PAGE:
Since the Supreme Court overturned Roe v. Wade, I attacked the six judges who did it because they imposed their religious law on all Americans. Six of the seven Catholic judges submitted all American women to the rules of the Catholic Church. As such, my outrage as a Jew has been strident.
Some people on social media have responded to my anger by accusing me of anti-Catholic bigotry, even going so far as to pass off my admiration for Judge Sotomayor’s exceptionalism in this decision as an assertion that she is somehow sort of an exceptional Catholic rather than an exceptional Catholic Supreme. Justice of the Court on this particular decision.
One person tweeted me with “Stop with the anti-Catholic talking points. Just. Stop. This!!”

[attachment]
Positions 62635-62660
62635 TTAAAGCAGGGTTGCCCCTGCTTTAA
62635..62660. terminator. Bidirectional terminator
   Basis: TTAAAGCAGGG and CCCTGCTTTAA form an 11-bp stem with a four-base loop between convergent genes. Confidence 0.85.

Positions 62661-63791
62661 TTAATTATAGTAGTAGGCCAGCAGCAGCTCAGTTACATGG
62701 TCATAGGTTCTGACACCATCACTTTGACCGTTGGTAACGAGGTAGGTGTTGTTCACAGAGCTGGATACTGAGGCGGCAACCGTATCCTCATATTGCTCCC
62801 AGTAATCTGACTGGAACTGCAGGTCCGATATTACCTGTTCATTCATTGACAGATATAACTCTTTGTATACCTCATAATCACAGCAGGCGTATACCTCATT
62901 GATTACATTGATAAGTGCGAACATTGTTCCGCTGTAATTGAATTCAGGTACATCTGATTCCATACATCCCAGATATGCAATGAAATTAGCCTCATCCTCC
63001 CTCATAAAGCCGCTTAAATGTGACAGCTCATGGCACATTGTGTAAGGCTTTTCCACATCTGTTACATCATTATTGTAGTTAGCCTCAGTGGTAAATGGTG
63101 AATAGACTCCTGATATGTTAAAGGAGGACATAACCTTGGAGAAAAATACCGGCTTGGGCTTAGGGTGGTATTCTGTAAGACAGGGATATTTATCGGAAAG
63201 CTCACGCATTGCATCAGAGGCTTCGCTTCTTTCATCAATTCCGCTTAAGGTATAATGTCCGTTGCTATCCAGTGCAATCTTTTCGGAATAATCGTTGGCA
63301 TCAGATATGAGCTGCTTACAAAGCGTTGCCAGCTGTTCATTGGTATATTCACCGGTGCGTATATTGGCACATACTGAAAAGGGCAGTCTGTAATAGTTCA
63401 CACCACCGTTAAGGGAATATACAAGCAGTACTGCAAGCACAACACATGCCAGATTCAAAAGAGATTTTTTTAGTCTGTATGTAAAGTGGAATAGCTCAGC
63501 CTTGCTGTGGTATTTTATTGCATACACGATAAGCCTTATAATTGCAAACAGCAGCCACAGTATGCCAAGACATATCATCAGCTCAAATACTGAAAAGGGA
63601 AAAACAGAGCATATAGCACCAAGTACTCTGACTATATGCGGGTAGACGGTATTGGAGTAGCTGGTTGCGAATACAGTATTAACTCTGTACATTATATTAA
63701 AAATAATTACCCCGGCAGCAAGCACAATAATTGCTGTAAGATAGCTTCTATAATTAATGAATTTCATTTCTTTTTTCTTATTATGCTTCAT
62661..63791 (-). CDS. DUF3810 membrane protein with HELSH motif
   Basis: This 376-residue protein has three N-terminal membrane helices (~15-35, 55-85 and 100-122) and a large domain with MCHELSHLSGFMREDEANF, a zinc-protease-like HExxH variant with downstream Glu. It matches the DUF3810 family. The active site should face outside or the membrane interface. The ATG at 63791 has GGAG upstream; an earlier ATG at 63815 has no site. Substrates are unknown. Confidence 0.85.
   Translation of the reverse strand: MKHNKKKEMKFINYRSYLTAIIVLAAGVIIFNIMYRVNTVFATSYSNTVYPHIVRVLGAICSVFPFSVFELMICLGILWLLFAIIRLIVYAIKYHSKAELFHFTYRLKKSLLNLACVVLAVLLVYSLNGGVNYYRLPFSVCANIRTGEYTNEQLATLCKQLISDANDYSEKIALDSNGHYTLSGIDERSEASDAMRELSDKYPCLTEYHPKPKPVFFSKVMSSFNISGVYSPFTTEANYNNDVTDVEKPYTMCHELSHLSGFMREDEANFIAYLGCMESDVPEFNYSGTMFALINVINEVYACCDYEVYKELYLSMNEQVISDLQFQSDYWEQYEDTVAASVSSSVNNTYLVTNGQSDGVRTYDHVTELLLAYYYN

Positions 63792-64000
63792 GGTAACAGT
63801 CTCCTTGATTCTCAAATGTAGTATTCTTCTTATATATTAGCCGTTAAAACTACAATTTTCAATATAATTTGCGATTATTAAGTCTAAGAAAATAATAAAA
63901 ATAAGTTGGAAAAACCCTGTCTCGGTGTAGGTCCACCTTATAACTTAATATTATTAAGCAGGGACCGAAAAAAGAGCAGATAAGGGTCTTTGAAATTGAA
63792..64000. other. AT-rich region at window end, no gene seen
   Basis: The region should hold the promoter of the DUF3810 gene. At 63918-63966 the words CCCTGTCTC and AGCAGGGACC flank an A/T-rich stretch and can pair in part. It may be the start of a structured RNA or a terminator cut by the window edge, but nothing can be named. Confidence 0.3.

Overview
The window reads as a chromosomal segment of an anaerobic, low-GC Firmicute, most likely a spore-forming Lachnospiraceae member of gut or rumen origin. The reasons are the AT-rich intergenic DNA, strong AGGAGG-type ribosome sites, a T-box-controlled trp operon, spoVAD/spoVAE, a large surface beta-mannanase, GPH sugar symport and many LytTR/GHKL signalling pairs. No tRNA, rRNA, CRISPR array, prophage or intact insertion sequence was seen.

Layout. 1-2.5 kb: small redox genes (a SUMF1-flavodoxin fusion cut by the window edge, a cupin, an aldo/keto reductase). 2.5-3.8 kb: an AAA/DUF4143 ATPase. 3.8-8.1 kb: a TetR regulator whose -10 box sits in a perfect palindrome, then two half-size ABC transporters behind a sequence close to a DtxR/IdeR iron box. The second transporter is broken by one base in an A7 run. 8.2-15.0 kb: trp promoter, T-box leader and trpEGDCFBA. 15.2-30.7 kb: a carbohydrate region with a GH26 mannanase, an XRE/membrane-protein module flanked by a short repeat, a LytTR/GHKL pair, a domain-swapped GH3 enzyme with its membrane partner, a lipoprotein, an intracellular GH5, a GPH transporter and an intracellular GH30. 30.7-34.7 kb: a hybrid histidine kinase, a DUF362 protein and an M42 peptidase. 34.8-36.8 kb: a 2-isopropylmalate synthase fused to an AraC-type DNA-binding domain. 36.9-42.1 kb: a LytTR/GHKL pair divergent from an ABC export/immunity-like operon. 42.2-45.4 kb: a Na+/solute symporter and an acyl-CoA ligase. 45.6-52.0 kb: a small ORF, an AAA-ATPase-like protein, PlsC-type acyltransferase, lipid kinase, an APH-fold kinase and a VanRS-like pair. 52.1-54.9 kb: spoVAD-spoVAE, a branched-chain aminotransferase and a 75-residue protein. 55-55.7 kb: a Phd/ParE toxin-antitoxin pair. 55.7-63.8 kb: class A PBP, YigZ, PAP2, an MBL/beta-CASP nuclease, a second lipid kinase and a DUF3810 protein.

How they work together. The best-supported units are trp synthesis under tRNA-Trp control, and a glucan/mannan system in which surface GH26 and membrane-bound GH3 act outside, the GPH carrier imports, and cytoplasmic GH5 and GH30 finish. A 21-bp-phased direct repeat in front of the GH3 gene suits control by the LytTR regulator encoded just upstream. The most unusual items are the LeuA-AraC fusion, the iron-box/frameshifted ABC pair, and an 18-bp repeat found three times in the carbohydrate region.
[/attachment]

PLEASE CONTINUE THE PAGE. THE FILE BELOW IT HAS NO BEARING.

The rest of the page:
But these are not anti-Catholic talking points. Rather, they are contemporary justices of the Supreme Court talking points. Six Court Catholics have just imposed the law of the Church on the American people. They made the Court into a Synod, sweeping away the Establishment Clause of the First Amendment, and in doing so looked more like servants of the Vatican than servants of the American people.
Because a pregnant woman, regardless of her religion, can no longer escape the dangers and rigors of pregnancy, labor, childbirth and often single motherhood, she is a reproducer because six Catholic judges reduced the greatest democracy in the world to a theocracy.
When I was 12, my father left the Republican Party to support Kennedy. He continued to teach me about the anti-Catholic bigotry of the time and the suspicion of Kennedy that this bigotry fueled. JFK’s brilliant speech in Houston in October 1960 revealed the irrationality of such a suspicion. Because his moral compass was so visible, much of that suspicion was swept away.
These Catholic judges scoffed at Kennedy’s decency and deeply understood Jefferson’s “separation wall” which our founders considered (dare I say it?) sacred.